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    Thanks. I saw those when poking around. I guess I can try and bleed it a few more times, or I can take it to someone with the ability to bleed the ABS module and be sure it's done.

    I hate relying on someone else for a job I *thought* I knew how to do
     
  7. JeremyH

    JeremyH 3V Fuel Guru S197 Team Member

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    Since it does firm up and doesnt go all the way to the floor you have almost all the air out. Drive it for a week or so, pedal engagement will firm up as any remaining air makes it through the abs module and ends up in the calipers then a quick bleed again on all 4 corners and should be good to go.
     
    Villian likes this.
  8. Marble

    Marble forum member

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    I had the same problem and bleed the brakes twice and it still sucked. Turns out my caliper had twisted a few times, thus twisting the brake line. Just a thought.

    You have air in the line most likely...
     
  9. 86GT351

    86GT351 forum member

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    You can try to just gravity bleed all 4 wheels. With the Master Cylinder Cap off, open the bleeders individually in the correct order. If there is 1 Air Bubble in the system, it can easily aerate into more bubbles causing the softer pedal feel. I would let each wheel bleed for a few minutes. If that does not work then look into professionally bleeding including the ABS. If the system went low enough on fluid and pressure, air can get trapped in the module.
     
  10. 1950StangJump$

    1950StangJump$ forum member

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    Thanks, guys. I bled this morning again, and it is likely fine -- they feel pretty good now.

    Out of an abundance of caution, I am taking it tomorrow to get the ABS bled. I'm about 90% sure it won't change the feel I have now, but better safe than sorry.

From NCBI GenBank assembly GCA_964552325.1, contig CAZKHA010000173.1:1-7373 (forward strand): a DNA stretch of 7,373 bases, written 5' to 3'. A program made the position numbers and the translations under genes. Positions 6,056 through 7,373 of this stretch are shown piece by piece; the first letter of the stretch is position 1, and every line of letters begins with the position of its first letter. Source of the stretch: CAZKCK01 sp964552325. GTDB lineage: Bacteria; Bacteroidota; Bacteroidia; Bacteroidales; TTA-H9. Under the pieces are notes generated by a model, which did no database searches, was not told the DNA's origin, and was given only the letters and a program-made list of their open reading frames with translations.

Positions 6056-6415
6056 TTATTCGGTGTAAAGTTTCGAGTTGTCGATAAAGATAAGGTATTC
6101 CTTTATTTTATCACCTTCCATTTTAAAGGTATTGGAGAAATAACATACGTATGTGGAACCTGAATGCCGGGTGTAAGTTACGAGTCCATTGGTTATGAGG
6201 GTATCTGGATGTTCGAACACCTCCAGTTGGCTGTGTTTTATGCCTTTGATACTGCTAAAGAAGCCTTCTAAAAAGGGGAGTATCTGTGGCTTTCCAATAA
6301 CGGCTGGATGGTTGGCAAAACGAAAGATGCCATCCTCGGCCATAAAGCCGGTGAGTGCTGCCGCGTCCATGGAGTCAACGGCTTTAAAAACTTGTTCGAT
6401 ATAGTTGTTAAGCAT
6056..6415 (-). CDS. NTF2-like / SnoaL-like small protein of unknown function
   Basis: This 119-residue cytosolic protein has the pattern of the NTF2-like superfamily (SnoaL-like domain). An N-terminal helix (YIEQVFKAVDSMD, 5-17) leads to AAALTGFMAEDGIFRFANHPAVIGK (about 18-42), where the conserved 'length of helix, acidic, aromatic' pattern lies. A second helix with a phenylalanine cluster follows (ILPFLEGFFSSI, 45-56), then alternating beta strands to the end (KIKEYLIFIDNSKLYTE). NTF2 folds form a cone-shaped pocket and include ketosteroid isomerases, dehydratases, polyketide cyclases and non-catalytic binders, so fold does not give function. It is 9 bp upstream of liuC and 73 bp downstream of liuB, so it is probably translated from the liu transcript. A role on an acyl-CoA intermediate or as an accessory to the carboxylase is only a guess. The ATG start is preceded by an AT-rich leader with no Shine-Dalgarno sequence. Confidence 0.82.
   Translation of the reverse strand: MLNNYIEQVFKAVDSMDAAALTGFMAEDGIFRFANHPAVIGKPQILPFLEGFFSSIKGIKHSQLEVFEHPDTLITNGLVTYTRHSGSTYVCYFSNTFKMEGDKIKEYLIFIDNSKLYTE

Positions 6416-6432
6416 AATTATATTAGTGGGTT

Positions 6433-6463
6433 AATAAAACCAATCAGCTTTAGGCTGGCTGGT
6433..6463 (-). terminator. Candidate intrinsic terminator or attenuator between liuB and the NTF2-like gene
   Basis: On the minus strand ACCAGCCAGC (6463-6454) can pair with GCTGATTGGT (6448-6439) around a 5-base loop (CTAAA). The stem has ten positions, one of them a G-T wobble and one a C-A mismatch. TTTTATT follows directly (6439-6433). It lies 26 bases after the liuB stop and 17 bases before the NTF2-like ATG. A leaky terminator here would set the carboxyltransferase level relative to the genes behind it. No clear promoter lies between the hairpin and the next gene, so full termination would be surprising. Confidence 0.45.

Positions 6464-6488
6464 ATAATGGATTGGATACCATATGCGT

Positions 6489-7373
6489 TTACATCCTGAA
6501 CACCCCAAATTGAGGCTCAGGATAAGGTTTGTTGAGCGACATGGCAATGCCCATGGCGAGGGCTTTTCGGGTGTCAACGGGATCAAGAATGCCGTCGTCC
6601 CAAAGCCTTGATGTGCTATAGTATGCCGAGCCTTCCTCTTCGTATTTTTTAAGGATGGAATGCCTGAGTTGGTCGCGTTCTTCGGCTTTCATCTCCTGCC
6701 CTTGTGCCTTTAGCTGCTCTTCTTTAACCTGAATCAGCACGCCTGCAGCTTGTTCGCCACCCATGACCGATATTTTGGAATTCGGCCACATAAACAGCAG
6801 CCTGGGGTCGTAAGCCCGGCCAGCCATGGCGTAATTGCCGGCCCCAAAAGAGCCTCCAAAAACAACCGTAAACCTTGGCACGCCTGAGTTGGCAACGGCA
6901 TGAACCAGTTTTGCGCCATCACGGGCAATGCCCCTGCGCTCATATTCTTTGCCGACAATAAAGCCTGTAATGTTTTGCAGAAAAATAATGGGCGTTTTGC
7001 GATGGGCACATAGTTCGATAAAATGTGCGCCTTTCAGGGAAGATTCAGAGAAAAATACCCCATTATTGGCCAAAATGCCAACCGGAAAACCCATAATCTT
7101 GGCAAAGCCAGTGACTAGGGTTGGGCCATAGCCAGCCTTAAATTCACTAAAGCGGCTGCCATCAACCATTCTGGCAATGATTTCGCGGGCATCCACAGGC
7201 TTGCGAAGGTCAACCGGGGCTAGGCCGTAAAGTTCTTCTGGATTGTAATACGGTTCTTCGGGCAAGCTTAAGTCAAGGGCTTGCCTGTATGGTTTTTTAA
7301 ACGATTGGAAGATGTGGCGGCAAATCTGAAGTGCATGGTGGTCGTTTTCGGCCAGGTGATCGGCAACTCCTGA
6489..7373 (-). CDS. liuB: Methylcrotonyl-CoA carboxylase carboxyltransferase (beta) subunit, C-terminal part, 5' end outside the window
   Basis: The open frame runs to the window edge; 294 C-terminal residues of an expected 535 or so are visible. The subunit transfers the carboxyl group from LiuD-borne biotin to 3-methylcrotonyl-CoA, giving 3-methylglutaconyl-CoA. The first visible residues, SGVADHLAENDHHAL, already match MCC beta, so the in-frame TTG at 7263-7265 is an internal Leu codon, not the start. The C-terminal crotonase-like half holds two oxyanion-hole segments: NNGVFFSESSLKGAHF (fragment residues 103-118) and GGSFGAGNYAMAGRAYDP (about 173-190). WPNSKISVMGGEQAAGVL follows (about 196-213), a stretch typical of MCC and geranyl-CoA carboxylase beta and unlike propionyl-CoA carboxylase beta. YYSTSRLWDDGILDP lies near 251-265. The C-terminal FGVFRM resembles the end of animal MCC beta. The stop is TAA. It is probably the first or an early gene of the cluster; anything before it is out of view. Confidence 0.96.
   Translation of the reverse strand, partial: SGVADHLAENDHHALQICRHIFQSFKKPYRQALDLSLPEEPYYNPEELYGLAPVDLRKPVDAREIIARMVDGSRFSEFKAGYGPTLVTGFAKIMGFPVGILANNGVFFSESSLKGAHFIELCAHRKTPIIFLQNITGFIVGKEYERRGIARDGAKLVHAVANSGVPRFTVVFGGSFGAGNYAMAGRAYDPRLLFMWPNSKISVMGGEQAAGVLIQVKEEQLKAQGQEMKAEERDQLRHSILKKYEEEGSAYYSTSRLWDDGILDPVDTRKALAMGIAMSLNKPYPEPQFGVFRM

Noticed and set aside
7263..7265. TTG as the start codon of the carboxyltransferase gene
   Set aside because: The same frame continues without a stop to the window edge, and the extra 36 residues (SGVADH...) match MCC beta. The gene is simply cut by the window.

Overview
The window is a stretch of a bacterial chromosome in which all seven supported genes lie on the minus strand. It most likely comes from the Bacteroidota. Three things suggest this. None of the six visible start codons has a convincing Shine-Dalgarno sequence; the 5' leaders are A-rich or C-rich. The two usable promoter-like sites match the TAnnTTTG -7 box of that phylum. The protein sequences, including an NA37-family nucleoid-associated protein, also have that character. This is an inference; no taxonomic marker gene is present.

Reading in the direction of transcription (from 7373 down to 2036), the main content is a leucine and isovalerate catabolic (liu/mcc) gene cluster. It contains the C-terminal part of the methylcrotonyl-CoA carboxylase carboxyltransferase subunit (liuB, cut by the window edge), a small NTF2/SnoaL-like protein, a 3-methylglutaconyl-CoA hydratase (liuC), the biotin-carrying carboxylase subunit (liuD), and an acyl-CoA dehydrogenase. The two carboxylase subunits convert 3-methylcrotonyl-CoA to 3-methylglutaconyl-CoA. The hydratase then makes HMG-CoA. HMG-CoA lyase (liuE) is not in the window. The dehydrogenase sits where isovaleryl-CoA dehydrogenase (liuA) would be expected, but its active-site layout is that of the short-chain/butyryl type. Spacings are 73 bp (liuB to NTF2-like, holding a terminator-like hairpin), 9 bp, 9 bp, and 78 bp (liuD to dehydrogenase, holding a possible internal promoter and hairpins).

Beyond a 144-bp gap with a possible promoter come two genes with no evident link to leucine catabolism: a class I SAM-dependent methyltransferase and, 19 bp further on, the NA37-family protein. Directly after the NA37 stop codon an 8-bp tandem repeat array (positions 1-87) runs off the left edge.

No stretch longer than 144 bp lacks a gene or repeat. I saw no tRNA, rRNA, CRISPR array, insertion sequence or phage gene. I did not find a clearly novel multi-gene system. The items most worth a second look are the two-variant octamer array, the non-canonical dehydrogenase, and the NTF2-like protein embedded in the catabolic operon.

11. 86GT351

    86GT351 forum member

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    Good deal.
     
  12. PonyDNA

    PonyDNA Junior Member

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    OP,

    If the master was dry have the dealer bleed the master using the control module that activates the ABS. If they cannot bleed by ABS pump activation go where they have the controller that can do this.

    Additionally some brands of pads are naturally softer and have more compression, sometimes this changes after use slightly. I really noticed this when I rebuilt the brakes on my E36 M3 and switched to the then new EBC NXT pad material. The pedal was much stiffer under foot and faster to engage the rotors. Part of this may have been the replacement of the stock BMW caliper bushings with new stainless steel posts and bronze guides.

    But when I replaced the pads a few months later on my S197GT with the same EBC NXT compound for the 2-piece rotor big brake kit calipers I had the same high hard pedal with amazing feel for a street pad.

    Chip
     
  13. GriffX

    GriffX Member

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    Just a guess:
    If you install calipers with bigger volume and the master cylinder stays the same, shouldn't you press the pedal deeper than before to move a higher volume of fluid?
     
  14. 86GT351

    86GT351 forum member